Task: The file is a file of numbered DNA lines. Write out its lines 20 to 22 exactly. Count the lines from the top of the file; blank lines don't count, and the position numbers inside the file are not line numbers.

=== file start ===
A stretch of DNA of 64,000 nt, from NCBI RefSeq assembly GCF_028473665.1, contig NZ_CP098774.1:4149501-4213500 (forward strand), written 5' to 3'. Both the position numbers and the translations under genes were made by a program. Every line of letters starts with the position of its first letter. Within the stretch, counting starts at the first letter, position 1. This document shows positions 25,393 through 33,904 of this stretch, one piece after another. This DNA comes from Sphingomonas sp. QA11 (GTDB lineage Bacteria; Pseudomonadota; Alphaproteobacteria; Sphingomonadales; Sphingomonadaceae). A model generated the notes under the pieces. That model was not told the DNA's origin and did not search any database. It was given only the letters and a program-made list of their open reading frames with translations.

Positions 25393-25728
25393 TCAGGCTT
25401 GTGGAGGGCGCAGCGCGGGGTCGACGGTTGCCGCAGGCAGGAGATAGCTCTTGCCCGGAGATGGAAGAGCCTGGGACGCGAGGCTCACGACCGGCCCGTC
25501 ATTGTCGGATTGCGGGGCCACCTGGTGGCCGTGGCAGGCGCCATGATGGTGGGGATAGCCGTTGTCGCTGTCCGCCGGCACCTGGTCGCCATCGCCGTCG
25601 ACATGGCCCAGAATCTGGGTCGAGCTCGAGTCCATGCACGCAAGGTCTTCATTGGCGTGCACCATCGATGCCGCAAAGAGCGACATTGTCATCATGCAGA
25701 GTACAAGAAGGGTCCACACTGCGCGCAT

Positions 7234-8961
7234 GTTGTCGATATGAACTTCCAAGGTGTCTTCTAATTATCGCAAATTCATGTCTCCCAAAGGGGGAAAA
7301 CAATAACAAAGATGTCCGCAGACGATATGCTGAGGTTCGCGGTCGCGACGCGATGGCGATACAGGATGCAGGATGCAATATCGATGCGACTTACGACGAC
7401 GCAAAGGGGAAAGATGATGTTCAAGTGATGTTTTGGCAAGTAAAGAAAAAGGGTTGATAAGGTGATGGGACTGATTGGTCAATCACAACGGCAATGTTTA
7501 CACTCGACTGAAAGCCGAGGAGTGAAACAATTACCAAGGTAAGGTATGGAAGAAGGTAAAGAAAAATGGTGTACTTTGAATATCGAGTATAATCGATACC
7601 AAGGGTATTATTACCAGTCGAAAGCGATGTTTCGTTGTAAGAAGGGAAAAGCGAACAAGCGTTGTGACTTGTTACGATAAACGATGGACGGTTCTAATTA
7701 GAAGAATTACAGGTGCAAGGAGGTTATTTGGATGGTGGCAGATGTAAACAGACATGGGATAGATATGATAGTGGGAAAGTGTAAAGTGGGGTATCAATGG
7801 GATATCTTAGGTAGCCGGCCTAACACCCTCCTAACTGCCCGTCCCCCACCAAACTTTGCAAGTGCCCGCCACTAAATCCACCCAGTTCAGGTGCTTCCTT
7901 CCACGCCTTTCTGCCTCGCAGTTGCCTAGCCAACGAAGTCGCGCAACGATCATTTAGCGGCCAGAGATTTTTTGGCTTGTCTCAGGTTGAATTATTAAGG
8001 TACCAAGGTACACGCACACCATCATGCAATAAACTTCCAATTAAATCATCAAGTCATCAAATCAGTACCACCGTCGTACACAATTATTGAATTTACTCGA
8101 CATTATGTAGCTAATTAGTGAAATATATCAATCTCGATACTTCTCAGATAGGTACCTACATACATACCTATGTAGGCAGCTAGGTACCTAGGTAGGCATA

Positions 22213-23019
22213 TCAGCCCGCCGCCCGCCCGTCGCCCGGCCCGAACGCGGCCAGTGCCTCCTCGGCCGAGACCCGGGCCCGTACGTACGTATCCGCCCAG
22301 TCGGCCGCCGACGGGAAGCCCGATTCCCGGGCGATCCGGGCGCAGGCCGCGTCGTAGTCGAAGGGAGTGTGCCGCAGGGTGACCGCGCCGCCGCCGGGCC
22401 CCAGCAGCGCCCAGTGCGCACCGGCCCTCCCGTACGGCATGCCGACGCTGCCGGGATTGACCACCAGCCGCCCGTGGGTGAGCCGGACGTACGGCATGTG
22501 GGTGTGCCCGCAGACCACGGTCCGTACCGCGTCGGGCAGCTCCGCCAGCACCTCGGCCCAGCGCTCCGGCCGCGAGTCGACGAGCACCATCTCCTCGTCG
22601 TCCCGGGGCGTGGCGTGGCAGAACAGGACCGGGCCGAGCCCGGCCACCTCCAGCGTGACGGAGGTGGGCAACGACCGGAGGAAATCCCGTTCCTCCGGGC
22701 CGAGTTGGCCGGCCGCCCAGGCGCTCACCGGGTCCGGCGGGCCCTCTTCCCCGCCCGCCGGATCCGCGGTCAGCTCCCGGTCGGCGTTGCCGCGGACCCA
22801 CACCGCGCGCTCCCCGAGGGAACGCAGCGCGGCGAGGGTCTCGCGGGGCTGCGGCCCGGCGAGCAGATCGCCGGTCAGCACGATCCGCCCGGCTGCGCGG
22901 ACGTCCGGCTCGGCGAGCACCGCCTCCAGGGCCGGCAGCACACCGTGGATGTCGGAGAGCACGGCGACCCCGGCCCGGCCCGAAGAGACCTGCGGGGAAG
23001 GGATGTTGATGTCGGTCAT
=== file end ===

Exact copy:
22213 TCAGCCCGCCGCCCGCCCGTCGCCCGGCCCGAACGCGGCCAGTGCCTCCTCGGCCGAGACCCGGGCCCGTACGTACGTATCCGCCCAG
22301 TCGGCCGCCGACGGGAAGCCCGATTCCCGGGCGATCCGGGCGCAGGCCGCGTCGTAGTCGAAGGGAGTGTGCCGCAGGGTGACCGCGCCGCCGCCGGGCC
22401 CCAGCAGCGCCCAGTGCGCACCGGCCCTCCCGTACGGCATGCCGACGCTGCCGGGATTGACCACCAGCCGCCCGTGGGTGAGCCGGACGTACGGCATGTG